Well Julia Gillard might want them put away, too… I mean she did say to the UN that denigration of any religion is never acceptable. I can only assume she agrees with gaoling these girls.

    • Dan says:

      04:13pm | 02/10/12

      but Sage - they are pretty girls. Pretty girls shouldn’t go to jail…its always so tragic. See media teeth nashing Re Michelle Leslie, Schapelle Corby etc.

      Most Russians agree that Pussy Riot deserved jail. Not for protesting Putin but for desecrating a holy site in a country where religion has been persecuted for nearly a century. If Russians want it to happen then who are we to tell them different. It is their country after all.

    • Rhino says:

      04:27pm | 02/10/12

      Because signing a song in a church calling your president a meglomanic is a behaving like criminal hooligan…

      Not sure what planet you reside on Sage, but being a hooligan usually involves more than singing a song, a lot more. Care to expand on how Pussy Riot are hooligans?

    • Tim the Toolman says:

      04:39pm | 02/10/12

      “Don’t want to be jailed like a criminal?”

      One wonders why we have such a tolerance for stupidity and willful ignorance and such intolerance for things like blasphemy.

    • PsychoHyena says:

      04:43pm | 02/10/12

      @Sage I’m sorry, but wtf? How many rights have people obtained through the act of protest? If we were to take your approach Sage then we could see a large number of people in Australia jailed for very similar reasons.

      Hooliganism is a term used in law to catch anything that does not fall under a specific category and can be used quite liberally, to take a recent example, Alan Jones (under the Russian definition of hooliganism as applied to Pussy Riot) could be jailed for his comments.

    • neo says:

      04:54pm | 02/10/12

      TBH, it is to be expected from a bunch of rebellious young girls trying to create hype for their band.

      The person who should be jailed is the mongrel who allowed the concert to take place inside a Church. Time and place for everything.

    • Tubesteak says:

      04:52pm | 02/10/12

      If only stupidity and ignorance were crimes, too….

    • Adam R says:

      03:49pm | 02/10/12

      There are many different ways in which you can protest. This has got to be the most insulting way to go about it. It would be like going to the wailing wall and peeing on it to make a point. Or graffiting the Wall of remembrance in the Australian War memorial.

      What they did is wrong. I don’t condone what Putin has done, but there are a million other ways you can protest. They took a root that will give Putin some legitimacy in putting those laws in. I don’t think most people outside Russia see it but almost half do.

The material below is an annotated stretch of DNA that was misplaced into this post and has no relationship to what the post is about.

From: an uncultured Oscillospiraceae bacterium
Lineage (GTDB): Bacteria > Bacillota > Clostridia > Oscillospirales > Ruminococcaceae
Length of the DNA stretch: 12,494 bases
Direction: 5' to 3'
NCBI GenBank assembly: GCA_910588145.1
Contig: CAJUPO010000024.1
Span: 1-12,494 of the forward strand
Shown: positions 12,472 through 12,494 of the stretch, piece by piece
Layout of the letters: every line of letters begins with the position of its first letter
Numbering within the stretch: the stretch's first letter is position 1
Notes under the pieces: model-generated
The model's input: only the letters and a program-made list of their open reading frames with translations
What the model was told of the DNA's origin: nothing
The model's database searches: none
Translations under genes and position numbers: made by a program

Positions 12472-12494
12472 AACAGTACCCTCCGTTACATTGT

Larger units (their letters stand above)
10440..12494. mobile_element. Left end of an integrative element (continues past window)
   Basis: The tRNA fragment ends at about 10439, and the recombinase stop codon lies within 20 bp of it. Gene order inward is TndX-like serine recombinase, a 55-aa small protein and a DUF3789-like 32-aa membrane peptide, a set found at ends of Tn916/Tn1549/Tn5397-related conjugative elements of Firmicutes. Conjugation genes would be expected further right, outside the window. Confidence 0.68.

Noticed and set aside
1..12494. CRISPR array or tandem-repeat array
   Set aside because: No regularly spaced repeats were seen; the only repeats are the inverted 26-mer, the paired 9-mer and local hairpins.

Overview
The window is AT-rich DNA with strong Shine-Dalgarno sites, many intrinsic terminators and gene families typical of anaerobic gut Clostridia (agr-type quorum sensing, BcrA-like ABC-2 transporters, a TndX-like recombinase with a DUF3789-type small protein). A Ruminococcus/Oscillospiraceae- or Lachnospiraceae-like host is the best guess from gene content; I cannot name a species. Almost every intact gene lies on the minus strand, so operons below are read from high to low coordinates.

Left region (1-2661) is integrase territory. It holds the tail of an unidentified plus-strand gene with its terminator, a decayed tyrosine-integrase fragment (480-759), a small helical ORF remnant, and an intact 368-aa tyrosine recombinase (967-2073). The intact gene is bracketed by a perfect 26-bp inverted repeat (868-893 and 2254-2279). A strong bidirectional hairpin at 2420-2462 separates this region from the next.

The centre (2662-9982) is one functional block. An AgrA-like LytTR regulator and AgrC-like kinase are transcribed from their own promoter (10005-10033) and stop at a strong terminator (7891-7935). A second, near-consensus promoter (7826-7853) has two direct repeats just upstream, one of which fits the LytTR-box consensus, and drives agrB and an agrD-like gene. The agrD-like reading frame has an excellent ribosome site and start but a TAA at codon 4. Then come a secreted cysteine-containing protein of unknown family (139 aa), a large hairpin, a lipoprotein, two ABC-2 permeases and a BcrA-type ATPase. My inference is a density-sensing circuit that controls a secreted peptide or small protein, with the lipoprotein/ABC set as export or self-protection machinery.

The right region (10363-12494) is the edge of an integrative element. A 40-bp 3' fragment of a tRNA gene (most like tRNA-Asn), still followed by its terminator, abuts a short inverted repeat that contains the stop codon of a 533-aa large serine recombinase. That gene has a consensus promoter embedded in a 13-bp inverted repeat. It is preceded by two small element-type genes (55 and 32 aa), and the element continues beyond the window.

What do you expect when you go on private property and desecrate a holy place?

      Freedom of speech allows you to speak your mind and not be punished, it doesn’t and shouldn’t allow for you to do the kind of things Pussy Riot have been doing.

    • Tim the Toolman says:

      04:38pm | 02/10/12

      “This has got to be the most insulting way to go about it.”

      I can think of ways of protesting that you presumably cannot imagine if you think this is the most insulting way to go about it.  This is one step past writing a sternly worded letter to the editor, which I suspect you would tut-tut as well.

    • neo says:

      04:43pm | 02/10/12

      I agree, it’s pretty insulting to speak blasphemy inside a holy place. I don’t think the girls are to blame though, they only did what the concert organisers arranged. They are the people who deserve to be thrown in jail.

    • HC says:

      04:45pm | 02/10/12

      Except increasingly in Russia freedom of speech only applies to people who agree with or support Putin.

      Regardless of the tactics used by a couple of silly girls that can not be allowed to continue can it?  There is a legitimate concern there and everybody seems to conveniently ignore the bigger problem in Russia.  A few hooligans is not a problem compared to the continued loss of freedoms.

      Mind you I think most of the people saying pointing at these girls and saying “Criminal” or “Saint” are themselves pretty one-eyed so I guess it should come as no surprise that people in general despise dissenting opinions in their political discourse.

      Modern Politics: freedom of speech for everyone who agrees with me and prison and/or threats, insults and death for everyone who doesn’t.  No sensible in-between allowed.

    • maria says:

      03:53pm | 02/10/12

      Pussy Riot challenged the very heart of Russian power, and are now paying the price.

      Do you know any australians who will challenge the very heart of our politocracy or the poltical party absolute power similar to the russian one (the mafiacracy)?????

      Once we have voted , we are irrelevant in every decisions.

      Can you spot the difference because I can’t.

    • Adam R says:

      04:36pm | 02/10/12

      The difference is you get charged with offending people when you write an opinion piece and have to pay.